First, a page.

The ensemble’s repertoire remains almost unchanged. The ladies do not sing any contemporary songs, only those which were once brought by their Czech ancestors to Ukraine. That is how they manage to preserve their Bohemian culture not only within their own village, but in Ukraine and in the Czech Republic in general. Olha Andrš, who usually starts their performance, supports this view:

“For a long time, our ensemble was considered the village’s major trademark, as there was nothing else known about the place.”

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Thanks to ‘Bohemske frajerky’, the Bohemka village is well known in Mykolaiv, Kyiv, Kherson, Lutsk. They have performed many times at various international festivals in Ukraine and at Czech national festivals, which gather their fellow countrymen from all over the world.

Tours, festivals, rehearsals several times a week — the ensemble members have enough time and energy for all that bustling cultural life even after their jobs and household chores. As soon as they finish singing, the women rush back to their homes to do their chores, such as milking cows. But they are not alone, Olena reassures:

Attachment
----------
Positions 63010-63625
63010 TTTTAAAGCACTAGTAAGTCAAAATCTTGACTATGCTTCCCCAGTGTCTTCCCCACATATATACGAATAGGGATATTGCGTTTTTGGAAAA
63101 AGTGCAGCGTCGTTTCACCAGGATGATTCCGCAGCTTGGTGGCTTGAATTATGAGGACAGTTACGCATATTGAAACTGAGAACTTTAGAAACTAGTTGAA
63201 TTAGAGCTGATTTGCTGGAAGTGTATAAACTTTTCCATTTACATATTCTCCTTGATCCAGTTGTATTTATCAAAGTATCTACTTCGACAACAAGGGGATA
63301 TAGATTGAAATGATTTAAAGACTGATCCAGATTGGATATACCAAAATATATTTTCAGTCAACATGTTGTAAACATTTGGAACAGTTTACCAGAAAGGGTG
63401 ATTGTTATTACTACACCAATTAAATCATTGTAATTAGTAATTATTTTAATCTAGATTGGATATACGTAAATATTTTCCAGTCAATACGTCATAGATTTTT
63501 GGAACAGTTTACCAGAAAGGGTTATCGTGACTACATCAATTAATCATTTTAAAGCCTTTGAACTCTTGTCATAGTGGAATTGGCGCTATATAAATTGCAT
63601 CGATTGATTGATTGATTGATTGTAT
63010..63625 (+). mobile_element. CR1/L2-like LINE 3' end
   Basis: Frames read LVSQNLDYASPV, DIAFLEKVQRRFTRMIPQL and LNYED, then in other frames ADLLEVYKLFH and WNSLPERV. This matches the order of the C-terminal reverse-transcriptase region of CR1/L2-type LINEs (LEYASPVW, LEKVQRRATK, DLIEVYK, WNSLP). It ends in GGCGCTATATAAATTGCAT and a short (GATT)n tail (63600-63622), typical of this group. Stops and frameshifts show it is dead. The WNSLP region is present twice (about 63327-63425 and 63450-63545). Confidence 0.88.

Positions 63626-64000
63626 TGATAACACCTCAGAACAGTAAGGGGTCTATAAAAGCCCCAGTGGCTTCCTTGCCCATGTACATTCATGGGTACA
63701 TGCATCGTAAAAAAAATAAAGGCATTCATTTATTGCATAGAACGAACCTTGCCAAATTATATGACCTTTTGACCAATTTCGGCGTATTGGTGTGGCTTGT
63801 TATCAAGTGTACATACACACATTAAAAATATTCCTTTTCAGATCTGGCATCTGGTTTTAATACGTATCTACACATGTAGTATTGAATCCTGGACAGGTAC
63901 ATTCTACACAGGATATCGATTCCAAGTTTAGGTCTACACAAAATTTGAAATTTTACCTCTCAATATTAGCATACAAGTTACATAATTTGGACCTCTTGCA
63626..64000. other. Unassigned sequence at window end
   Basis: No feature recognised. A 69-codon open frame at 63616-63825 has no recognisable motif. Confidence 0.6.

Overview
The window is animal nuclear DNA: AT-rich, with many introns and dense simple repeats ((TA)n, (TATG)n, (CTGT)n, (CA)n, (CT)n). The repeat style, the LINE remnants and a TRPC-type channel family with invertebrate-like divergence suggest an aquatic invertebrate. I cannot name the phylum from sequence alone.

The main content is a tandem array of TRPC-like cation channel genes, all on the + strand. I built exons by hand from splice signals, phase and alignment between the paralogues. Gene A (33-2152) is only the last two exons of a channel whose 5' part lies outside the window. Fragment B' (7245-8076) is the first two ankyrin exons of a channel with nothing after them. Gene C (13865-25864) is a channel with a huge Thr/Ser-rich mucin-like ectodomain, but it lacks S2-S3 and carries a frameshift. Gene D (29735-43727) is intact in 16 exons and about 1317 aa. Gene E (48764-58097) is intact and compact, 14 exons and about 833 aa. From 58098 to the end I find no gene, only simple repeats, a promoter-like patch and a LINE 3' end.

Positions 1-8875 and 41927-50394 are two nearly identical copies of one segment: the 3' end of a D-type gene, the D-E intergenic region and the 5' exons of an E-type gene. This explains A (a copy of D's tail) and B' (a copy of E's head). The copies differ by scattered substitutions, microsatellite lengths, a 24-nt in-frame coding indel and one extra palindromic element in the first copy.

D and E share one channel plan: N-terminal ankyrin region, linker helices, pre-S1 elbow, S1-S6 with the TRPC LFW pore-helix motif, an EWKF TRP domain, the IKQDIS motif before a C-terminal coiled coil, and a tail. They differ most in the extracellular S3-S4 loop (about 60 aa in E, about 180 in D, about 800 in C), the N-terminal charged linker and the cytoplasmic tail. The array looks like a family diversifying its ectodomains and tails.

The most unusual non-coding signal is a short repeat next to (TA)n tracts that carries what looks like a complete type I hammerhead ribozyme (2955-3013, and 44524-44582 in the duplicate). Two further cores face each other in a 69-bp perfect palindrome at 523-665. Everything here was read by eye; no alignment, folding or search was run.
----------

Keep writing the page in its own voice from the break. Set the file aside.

“Now when we leave to have rehearsals or to perform somewhere, which may take two to three days, our husbands support us and help with the chores. We have strong support within our families.”

The men of Bohemka used to perform too. Olha Andrš recalls a time when along with the female ensemble there was a male one. It was later disbanded: